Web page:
Angel of Death by Phoebe Jane Johnson
Rating: ⋆ ⋆
Warnings: Death penalty

Angel of Death is a short story about one woman (not a woman, really) who takes vengeance and the law into her own hands. It’s slightly political, as she aims to go after those who think themselves above the law.

This was an interesting read. I would have loved to see more of the before and after for this tale. But as far as short stories go, it was perfectly timed and placed.


Her Garden Grows by Maxine Kollar
Rating: ⋆ ⋆ ⋆ ⋆

Her Garden Grows follows Rosamund and her most peculiar pet. This story will not go at all how you expect. But it does fit the theme of this anthology perfectly, for more than one reason.

This was a really interesting read. And I promise, her cat is fine. It was a unique perspective (the cat – or cat-like creature, I’m still not sure) that I personally really enjoyed. But that’s probably not much of a shocker, huh?


Revival by Madison Estes
Rating: ⋆ ⋆ ⋆
Warnings: Cadavers

A twisted take on the practice of medical cadavers – and how one student reacts to seeing the latest one up for dissection. As it turns out, this man with a lost loved one in his past…has some things to work out.

This was another interesting read, one that was almost fun to try and guess which way it was going to go. It was also beautifully written, so I want to give some credit for that.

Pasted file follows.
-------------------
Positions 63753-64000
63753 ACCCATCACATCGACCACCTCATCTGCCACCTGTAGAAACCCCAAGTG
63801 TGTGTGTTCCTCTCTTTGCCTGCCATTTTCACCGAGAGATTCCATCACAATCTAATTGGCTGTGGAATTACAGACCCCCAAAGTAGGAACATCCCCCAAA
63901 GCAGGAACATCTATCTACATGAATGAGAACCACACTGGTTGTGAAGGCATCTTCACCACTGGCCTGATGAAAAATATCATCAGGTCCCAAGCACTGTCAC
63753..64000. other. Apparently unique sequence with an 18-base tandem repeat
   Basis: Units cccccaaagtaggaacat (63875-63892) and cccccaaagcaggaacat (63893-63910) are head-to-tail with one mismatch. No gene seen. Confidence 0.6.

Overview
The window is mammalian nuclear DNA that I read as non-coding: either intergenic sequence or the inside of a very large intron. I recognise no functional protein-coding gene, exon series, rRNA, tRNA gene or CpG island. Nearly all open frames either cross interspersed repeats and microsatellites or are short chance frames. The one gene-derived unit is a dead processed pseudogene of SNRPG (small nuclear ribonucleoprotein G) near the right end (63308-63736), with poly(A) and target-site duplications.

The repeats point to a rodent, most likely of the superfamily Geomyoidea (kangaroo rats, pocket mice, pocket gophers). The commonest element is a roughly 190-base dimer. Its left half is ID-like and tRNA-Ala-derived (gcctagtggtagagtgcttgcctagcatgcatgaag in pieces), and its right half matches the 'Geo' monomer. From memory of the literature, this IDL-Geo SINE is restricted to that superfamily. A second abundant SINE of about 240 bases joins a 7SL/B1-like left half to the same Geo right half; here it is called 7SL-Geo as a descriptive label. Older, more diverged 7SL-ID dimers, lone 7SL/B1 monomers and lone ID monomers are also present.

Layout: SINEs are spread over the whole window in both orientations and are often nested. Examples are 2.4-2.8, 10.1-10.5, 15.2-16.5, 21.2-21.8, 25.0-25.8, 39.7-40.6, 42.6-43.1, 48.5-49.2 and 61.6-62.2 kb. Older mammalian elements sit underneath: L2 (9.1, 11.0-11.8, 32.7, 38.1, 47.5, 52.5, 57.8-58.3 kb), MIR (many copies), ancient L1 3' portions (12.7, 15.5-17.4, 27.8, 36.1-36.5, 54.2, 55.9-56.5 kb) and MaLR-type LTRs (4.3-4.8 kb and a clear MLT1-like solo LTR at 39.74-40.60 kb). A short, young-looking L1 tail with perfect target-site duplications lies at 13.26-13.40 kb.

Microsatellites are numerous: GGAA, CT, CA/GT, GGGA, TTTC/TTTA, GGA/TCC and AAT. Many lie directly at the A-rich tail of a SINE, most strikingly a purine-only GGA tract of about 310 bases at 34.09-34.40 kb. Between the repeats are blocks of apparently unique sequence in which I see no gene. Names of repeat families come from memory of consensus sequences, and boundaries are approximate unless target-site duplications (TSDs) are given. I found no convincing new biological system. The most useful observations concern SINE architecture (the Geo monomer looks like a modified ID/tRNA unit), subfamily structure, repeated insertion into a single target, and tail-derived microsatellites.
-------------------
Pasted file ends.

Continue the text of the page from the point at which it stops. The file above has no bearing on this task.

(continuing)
A Song Only She Can Hear by Wondra Vanian
Rating: ⋆ ⋆ ⋆ ⋆
Warnings: Graphic violence

A Song Only She Can Hear is the promised mermaid story in this collection! It was absolutely worth the wait. A mermaid has spent her whole life on land. So imagine her joy when she finally met another mermaid. Or rather, a merman.

This is seriously my favorite from the whole collection. It’s amazing, and I’m not just saying that because of mermaids. It was beautifully written, dark, disturbing, and absolutely a highlight of this anthology.


Tribal Influence by Erica Ruhe
Rating: ⋆ ⋆ ⋆
Warnings: Internment camp, illegal human experimentation

The final short story in this collection, it’s a dark tale of powers and interment. The combination is an interesting one, but very well written.

I’m not sure I would have picked this story to wrap up the anthology, but it was also not a bad call either. I really enjoyed it, and once again find myself wishing that it had been a full novella or novel.

About Liz (AKA Cat)

I am an avid animal lover, photographer, reader, and much more. While my photography blog is feeling a bit neglected at the moment, the other sites I'm involved in are going strong. ✧I review books, comics, and basically anything else in the literary world over at Quirky Cat's Fat Stacks (of Books). ✧I review comics and books, as well as write content for Word of the Nerd. ✧I review comics for Monkeys Fighting Robots. ✧I write content for Screen Rant and CBR. ✧I write book reviews for The Review Crew.
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1 Response to Review: Strange Girls: Women in Horror Anthology

  1. Mallory says:

    Good readingg this post